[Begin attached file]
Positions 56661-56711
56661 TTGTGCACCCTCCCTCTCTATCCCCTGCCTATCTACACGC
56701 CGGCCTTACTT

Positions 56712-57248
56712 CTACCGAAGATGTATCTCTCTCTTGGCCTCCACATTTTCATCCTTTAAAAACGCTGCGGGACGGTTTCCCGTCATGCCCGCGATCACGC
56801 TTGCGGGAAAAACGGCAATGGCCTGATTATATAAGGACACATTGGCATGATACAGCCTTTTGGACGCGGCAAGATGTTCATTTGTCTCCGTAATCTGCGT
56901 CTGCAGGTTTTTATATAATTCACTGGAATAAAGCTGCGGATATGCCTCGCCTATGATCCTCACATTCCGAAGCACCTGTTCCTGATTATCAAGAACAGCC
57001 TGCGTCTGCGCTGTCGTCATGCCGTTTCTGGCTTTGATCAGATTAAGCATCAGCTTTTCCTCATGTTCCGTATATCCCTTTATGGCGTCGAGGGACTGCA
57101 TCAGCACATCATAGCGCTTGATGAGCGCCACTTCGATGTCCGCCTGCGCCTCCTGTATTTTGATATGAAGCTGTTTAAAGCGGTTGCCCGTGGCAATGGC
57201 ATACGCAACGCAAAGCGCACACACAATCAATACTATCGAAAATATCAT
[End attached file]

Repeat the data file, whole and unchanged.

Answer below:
Positions 56661-56711
56661 TTGTGCACCCTCCCTCTCTATCCCCTGCCTATCTACACGC
56701 CGGCCTTACTT

Positions 56712-57248
56712 CTACCGAAGATGTATCTCTCTCTTGGCCTCCACATTTTCATCCTTTAAAAACGCTGCGGGACGGTTTCCCGTCATGCCCGCGATCACGC
56801 TTGCGGGAAAAACGGCAATGGCCTGATTATATAAGGACACATTGGCATGATACAGCCTTTTGGACGCGGCAAGATGTTCATTTGTCTCCGTAATCTGCGT
56901 CTGCAGGTTTTTATATAATTCACTGGAATAAAGCTGCGGATATGCCTCGCCTATGATCCTCACATTCCGAAGCACCTGTTCCTGATTATCAAGAACAGCC
57001 TGCGTCTGCGCTGTCGTCATGCCGTTTCTGGCTTTGATCAGATTAAGCATCAGCTTTTCCTCATGTTCCGTATATCCCTTTATGGCGTCGAGGGACTGCA
57101 TCAGCACATCATAGCGCTTGATGAGCGCCACTTCGATGTCCGCCTGCGCCTCCTGTATTTTGATATGAAGCTGTTTAAAGCGGTTGCCCGTGGCAATGGC
57201 ATACGCAACGCAAAGCGCACACACAATCAATACTATCGAAAATATCAT